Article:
Professional Development

"The kind of teaching envisioned in [NCTM’s teaching] Standards is significantly different from what many teachers themselves have experienced as students in mathematics classes. Because teachers need time to learn and develop Standards-based teaching practice, appropriate and ongoing professional development is crucial." (NCTM, 2007, p. 6.)

Implementing any new curriculum involves learning on the part of the teacher. Implementing Investigations asks teachers to create a classroom where "students are investigating mathematical relationships, constructing and testing conjectures, and justifying their approaches to solving problems." This requires teachers "to learn much more about the content of the mathematics and the ways in which students develop mathematical understanding. Since many currently practicing teachers did not gain this experience and knowledge in their own teacher education, they need to develop it as they teach." (Russell, 1998.)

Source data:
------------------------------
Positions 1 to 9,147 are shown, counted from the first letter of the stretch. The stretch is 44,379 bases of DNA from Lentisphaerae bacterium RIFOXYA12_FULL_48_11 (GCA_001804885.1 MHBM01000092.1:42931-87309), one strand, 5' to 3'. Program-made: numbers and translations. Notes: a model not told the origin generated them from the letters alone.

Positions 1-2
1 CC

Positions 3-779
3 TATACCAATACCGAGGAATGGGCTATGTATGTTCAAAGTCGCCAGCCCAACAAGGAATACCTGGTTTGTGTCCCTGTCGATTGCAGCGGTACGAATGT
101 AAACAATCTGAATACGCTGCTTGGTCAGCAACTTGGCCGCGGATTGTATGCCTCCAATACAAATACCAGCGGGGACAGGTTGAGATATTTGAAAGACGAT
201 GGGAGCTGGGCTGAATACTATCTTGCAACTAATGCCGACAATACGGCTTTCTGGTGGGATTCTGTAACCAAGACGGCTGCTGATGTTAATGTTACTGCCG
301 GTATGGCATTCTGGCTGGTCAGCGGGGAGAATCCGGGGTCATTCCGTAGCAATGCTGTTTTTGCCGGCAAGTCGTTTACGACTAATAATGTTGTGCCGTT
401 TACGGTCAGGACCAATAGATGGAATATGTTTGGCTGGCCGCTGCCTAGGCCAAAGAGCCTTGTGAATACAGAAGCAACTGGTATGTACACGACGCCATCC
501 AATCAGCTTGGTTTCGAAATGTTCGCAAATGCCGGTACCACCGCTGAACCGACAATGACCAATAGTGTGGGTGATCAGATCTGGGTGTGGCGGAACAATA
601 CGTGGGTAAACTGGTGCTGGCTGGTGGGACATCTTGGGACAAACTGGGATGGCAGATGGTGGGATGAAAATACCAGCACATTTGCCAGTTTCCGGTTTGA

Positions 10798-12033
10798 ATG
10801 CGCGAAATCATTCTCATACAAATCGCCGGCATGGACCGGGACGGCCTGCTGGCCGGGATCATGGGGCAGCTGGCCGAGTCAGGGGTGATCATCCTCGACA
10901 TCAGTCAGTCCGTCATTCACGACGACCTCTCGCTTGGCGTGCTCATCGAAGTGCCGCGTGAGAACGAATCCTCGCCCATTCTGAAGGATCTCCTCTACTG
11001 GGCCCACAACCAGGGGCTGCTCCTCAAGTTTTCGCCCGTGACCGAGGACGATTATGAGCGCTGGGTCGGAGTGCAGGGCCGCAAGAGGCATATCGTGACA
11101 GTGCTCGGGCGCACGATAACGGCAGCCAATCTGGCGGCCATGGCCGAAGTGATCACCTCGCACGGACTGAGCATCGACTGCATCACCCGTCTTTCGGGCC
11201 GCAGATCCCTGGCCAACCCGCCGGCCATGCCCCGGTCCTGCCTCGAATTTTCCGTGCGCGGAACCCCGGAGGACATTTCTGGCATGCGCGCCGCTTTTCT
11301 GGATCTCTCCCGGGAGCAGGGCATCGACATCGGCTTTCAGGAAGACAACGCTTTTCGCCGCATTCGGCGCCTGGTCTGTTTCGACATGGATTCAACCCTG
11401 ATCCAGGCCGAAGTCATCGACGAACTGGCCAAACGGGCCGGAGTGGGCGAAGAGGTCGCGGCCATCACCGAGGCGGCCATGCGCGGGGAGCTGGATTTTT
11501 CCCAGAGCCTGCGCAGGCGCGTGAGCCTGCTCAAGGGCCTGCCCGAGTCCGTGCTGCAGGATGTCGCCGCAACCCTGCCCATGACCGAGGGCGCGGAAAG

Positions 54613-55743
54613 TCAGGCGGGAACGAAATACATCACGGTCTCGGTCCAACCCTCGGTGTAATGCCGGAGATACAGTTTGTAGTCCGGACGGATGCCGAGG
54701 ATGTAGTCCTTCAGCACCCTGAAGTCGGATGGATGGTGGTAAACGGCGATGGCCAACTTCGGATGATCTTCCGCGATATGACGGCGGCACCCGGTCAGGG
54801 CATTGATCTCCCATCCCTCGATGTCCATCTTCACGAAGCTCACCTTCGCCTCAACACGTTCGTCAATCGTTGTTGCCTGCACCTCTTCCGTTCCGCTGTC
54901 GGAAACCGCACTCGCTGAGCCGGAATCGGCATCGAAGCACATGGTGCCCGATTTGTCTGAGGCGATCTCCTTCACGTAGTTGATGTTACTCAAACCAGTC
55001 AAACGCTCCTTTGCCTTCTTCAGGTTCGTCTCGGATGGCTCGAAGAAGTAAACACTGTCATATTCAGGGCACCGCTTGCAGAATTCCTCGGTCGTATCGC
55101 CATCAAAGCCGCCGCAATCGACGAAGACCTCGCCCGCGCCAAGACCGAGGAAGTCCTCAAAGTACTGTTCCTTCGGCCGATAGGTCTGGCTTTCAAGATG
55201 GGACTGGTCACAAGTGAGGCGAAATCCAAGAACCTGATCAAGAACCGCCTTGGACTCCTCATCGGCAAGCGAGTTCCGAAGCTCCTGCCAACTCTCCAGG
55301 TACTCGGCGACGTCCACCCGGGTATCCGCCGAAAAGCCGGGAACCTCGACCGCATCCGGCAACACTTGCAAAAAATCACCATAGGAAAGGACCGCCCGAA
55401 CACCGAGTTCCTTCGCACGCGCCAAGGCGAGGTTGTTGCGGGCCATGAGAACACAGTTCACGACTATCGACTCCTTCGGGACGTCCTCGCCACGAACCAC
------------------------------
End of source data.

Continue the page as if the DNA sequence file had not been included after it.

In other words, professional development is critical. Teachers need time to work together to study the Investigations curriculum, plan and implement lessons together, and analyze student work. They need to refresh and extend their knowledge, and to continually develop the mathematical expertise required to teach the range of learners found in every classroom. Administrators and math leaders (teacher leaders, math coaches, etc.) also need support designed to meet their needs. Therefore, a long-term, multi-year plan for professional development is a critical piece of any plan for effectively using Investigations to improve the teaching and learning of mathematics. (Learn more about developing such a plan.)

"The reality is simple: unless teachers are able to take part in ongoing, sustained professional development, they will be handicapped in providing high-quality mathematics education." (NCTM, 2000, p. 370.)